Times have changed, the world is not the same and it seems to be changing faster and faster. We are dealing with diseases like Ebola that spread from border to border by ever increasing global travel. The stop gaps of the past to contain within an area are diminished.
Technology has taken a huge place in our lives - from young to old. Conversations at the dinner table have gave way to individual attention to text messaging conversations on a phone screen. The person to person contact is limited and distorted.
Haven't we all heard these words "The youth of today, they just don't care"? I remember hearing my parents say it and I bet you remember hearing it as well. And there are individual indications and cases in which that statement can ring true.
Yet, much louder and much clearer are the actions of the students from University of Louisville that quash such an opinion. These students are the epitome of the younger generation caring and putting that compassion into deed!
More people in the villages near Kabala were suffering starvation and other consequences of Ebola than of Ebola itself.
|Naked and hungry children. Sierra Leone.|
|MeNore Lake, Ryan Eid and Dr. Harris of UofL at fundraiser to benefit NHA in Sierra Leone|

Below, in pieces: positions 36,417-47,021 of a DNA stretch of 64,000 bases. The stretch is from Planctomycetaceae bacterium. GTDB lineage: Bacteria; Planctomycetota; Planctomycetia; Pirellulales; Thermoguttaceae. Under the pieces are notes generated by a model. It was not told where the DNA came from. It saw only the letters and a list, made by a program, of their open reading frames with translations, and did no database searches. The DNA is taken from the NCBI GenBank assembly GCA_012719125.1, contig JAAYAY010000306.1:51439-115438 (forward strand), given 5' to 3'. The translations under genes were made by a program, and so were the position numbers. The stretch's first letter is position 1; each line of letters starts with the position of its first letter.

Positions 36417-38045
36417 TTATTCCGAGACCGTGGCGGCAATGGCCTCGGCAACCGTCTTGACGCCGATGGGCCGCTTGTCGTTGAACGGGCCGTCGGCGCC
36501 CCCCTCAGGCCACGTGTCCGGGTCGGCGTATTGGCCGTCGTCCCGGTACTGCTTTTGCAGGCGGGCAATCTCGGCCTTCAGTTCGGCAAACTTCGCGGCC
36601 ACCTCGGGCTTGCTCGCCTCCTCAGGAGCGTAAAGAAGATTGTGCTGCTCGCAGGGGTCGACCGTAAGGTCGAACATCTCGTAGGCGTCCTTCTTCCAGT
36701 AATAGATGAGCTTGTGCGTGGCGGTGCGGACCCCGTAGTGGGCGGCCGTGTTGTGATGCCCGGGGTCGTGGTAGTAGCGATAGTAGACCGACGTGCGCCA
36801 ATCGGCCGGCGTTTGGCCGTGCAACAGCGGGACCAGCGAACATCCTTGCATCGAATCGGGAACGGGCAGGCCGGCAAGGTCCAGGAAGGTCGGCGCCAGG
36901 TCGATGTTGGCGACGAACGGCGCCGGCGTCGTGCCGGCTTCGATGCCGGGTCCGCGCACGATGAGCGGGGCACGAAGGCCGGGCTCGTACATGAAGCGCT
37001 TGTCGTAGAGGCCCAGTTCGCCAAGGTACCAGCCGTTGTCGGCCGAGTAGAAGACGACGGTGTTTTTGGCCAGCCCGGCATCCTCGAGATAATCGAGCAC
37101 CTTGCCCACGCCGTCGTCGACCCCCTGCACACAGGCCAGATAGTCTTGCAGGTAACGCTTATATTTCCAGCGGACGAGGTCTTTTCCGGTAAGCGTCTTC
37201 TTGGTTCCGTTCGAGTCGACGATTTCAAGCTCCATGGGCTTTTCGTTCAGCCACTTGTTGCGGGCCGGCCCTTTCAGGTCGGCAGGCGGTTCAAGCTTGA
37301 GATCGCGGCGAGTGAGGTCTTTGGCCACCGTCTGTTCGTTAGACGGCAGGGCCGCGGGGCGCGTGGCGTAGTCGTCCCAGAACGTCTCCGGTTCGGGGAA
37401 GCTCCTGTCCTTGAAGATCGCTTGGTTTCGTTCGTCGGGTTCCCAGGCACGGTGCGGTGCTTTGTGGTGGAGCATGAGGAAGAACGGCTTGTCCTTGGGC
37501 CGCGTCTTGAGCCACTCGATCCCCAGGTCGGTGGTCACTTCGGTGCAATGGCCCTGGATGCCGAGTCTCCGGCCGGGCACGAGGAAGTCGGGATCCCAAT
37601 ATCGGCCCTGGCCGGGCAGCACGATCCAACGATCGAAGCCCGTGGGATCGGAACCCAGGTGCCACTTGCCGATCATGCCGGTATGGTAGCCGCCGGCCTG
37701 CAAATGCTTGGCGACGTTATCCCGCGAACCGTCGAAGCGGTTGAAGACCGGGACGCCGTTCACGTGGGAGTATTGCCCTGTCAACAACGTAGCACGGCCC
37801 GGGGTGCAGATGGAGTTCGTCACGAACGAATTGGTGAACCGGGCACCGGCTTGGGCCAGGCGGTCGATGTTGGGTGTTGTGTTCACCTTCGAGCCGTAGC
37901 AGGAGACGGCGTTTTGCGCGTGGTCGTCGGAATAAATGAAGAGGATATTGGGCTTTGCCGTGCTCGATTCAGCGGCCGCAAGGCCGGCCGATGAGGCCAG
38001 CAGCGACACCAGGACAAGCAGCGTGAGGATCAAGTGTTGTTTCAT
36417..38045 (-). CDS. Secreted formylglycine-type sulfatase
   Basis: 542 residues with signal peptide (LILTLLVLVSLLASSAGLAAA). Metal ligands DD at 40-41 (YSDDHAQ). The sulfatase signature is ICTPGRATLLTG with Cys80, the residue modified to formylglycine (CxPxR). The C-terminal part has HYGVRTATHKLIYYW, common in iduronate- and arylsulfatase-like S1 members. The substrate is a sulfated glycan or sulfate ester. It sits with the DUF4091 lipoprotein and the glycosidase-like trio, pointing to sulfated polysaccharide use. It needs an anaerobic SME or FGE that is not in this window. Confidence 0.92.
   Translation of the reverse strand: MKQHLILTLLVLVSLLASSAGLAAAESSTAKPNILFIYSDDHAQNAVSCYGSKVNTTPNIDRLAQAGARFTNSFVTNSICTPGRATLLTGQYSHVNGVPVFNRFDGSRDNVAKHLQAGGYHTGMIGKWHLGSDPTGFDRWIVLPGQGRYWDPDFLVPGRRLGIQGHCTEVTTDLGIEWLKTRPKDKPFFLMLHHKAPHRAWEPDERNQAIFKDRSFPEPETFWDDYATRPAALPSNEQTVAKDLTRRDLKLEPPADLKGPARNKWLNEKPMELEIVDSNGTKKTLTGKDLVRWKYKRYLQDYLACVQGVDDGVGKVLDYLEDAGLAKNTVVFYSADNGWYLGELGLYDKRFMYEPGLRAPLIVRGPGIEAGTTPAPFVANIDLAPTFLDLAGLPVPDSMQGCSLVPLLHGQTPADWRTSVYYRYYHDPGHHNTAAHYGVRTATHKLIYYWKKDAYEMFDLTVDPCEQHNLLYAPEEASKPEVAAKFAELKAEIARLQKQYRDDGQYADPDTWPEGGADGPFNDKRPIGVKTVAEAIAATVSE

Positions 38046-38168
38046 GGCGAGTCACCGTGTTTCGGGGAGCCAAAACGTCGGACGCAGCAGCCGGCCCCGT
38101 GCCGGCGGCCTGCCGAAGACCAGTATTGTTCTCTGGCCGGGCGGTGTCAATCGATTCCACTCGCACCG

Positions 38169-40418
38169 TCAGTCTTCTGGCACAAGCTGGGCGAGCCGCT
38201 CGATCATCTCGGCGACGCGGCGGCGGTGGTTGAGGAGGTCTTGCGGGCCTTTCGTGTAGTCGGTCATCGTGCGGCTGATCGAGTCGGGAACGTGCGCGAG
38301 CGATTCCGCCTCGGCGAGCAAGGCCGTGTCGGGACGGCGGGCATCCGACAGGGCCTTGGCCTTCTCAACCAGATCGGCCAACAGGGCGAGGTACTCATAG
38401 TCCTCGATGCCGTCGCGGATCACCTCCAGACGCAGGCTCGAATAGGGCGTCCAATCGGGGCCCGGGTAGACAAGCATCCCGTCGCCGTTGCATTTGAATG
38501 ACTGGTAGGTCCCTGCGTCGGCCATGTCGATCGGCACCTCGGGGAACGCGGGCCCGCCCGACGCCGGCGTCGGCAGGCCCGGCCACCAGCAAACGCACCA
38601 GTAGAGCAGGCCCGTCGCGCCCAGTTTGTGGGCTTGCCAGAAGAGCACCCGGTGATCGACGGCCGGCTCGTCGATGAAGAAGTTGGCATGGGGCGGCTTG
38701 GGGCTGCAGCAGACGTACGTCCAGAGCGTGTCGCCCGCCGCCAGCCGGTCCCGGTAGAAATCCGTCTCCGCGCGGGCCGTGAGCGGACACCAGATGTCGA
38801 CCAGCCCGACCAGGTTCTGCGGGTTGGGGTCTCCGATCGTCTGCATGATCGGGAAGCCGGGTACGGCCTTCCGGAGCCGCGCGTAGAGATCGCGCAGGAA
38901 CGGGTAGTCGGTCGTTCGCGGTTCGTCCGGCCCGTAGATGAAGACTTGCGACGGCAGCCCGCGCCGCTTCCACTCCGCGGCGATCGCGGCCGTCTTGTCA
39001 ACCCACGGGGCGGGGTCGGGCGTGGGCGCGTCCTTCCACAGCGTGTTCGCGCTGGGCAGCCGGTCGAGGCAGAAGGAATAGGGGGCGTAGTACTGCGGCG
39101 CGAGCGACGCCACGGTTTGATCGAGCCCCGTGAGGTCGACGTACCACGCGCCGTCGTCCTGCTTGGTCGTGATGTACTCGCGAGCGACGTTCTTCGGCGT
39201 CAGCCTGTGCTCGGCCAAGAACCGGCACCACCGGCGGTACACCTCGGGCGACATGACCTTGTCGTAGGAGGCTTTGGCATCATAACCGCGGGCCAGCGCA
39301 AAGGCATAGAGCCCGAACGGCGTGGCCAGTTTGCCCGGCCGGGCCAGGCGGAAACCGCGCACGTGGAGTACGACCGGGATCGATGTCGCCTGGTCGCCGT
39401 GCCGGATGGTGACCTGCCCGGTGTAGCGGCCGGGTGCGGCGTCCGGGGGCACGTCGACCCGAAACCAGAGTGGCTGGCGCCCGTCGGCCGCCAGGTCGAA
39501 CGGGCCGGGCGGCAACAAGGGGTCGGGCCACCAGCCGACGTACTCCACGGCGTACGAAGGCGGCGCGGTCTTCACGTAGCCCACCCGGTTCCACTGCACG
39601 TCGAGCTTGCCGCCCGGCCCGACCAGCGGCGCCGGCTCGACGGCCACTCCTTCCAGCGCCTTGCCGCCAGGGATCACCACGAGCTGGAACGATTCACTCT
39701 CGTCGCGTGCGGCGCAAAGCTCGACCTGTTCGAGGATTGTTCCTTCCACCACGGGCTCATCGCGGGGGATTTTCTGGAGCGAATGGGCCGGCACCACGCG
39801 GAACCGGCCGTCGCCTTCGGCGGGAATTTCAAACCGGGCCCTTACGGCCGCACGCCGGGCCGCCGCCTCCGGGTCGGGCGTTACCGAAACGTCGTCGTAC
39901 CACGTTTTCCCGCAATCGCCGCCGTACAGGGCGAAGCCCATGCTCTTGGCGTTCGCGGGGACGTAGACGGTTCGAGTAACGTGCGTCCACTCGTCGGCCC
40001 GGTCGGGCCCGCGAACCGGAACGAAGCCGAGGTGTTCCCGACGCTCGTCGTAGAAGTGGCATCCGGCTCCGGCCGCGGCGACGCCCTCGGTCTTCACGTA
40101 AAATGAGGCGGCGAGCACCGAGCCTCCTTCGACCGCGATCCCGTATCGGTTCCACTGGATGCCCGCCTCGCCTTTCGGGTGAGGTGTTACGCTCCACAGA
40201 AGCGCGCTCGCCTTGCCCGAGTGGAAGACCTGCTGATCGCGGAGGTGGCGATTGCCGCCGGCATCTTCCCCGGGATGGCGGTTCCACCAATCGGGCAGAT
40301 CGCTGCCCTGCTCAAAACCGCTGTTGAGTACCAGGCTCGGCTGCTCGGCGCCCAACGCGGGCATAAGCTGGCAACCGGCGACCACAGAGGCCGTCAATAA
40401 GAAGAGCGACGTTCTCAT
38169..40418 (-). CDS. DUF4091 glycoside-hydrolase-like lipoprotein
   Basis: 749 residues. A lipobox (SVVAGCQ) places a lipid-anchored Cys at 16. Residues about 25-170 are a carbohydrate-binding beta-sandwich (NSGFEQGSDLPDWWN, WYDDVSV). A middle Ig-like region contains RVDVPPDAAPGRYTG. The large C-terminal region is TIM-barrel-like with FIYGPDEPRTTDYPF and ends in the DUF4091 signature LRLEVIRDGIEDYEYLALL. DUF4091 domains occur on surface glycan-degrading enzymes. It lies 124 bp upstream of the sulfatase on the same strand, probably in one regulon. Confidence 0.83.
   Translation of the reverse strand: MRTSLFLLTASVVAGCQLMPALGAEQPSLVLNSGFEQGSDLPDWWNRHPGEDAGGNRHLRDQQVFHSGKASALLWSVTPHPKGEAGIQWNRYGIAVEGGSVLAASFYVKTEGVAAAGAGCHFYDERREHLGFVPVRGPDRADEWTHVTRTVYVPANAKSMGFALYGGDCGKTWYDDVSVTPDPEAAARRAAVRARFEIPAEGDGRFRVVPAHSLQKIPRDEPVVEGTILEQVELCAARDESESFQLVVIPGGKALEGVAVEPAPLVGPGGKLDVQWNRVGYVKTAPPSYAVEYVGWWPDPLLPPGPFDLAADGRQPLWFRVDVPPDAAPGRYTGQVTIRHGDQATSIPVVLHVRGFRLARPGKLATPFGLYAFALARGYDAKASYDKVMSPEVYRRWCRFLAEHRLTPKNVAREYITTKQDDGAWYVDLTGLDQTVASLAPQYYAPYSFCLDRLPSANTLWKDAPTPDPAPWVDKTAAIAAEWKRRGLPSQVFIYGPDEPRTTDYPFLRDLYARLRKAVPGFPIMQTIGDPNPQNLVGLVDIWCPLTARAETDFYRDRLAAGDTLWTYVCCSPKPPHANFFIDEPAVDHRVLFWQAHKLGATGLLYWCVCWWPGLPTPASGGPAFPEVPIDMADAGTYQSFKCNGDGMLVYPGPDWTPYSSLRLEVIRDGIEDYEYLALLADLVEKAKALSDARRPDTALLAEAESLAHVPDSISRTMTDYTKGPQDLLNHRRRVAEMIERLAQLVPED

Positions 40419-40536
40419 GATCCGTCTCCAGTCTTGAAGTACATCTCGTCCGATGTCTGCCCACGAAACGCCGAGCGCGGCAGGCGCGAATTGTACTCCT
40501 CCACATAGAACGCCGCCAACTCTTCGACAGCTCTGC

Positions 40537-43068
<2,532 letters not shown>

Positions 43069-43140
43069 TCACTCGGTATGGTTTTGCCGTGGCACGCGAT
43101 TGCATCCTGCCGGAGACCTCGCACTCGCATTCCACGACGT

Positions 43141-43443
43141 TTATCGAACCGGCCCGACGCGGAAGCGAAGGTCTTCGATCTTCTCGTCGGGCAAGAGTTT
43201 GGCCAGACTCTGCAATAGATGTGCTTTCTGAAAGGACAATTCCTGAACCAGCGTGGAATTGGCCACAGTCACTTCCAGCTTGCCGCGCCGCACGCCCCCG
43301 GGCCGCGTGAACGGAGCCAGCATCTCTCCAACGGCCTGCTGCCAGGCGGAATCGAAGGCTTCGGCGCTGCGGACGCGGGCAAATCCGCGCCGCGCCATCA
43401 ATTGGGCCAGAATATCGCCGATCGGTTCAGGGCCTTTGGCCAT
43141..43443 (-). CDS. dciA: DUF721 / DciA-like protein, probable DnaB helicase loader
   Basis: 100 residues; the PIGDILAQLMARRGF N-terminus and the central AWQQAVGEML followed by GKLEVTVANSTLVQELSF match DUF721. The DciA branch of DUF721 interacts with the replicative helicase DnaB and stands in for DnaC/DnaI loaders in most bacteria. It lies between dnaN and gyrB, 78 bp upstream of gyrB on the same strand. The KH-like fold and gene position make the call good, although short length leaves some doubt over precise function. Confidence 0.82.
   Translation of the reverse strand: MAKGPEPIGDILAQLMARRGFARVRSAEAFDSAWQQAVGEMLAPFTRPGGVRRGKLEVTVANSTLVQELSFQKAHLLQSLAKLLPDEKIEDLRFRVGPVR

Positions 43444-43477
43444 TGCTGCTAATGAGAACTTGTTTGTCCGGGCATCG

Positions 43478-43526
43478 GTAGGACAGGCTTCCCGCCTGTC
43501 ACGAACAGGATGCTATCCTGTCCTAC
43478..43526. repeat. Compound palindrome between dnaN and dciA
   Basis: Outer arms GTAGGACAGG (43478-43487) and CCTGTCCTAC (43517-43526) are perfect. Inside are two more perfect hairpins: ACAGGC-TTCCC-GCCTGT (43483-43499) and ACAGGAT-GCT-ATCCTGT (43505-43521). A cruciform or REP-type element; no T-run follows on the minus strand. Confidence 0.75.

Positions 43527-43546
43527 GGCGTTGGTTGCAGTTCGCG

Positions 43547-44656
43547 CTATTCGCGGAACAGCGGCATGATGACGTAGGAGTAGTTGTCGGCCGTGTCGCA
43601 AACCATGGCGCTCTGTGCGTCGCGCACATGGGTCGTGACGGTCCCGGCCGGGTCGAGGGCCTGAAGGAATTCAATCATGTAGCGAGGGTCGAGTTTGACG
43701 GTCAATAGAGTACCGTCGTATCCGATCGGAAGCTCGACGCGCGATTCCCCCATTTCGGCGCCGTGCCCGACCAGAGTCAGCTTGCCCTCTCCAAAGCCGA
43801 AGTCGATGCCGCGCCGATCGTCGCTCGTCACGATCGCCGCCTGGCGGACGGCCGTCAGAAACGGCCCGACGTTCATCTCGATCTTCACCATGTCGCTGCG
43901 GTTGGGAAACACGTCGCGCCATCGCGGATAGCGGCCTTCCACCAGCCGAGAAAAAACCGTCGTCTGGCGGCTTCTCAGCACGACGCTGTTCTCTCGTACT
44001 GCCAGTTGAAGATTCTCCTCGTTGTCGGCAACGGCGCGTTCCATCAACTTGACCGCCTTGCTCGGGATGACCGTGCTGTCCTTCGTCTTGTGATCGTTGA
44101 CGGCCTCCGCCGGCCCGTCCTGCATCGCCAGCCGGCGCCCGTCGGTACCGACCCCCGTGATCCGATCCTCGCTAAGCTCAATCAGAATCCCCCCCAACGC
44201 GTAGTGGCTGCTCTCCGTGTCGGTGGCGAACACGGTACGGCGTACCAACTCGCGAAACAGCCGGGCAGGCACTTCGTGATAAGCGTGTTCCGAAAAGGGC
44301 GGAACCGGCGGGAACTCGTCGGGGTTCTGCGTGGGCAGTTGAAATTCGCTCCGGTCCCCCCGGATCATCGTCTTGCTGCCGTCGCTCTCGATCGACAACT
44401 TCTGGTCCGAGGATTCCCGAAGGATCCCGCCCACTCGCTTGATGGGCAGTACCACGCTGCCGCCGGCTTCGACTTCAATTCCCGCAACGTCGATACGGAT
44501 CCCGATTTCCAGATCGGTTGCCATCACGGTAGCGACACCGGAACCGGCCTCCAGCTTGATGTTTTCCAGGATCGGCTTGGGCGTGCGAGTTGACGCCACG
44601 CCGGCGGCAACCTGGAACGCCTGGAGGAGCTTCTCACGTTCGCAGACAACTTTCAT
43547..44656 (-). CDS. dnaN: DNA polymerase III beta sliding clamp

Not only that, we were also able to ship much needed supplies to our staff in Sierra Leone along with the Annual Candy Cane treats we normally give out each Christmas. We were late this year because it was difficult to ship to Sierra Leone during the ebola situation, but now we are getting things in.
Children of 1st World Countries are used to tons of expensive gifts under the Christmas tree. The children in Kabala are not! However, they are delighted with their simple Christmas gift of a few candy canes. They wait all year for this special treat. And its always received with no complaints - it is always the right size and color!
Our hats are off to the Students of University of Louisville and Dr. Harris along with Dr. and Mrs. Baumann ...
They have shown to us all that being there for our brothers and sisters in need is important.
...and that it doesn't take billions of dollars and lots of resources - it only takes a few with giant hearts to make it happen. Thank you students of UofL for this great act of compassion. You give us hope!
"So what did you do yesterday?" UofL Student: "I fed an entire village not just for the day but for a few weeks." How many people can say that?
NHA looks forward to a continuing relationship with these students in hopes of partnering them with our students at the Nazareth House Apostolate School in Kabala. Their energy and compassion together with the work of NHA can go far in the little town of Kabala.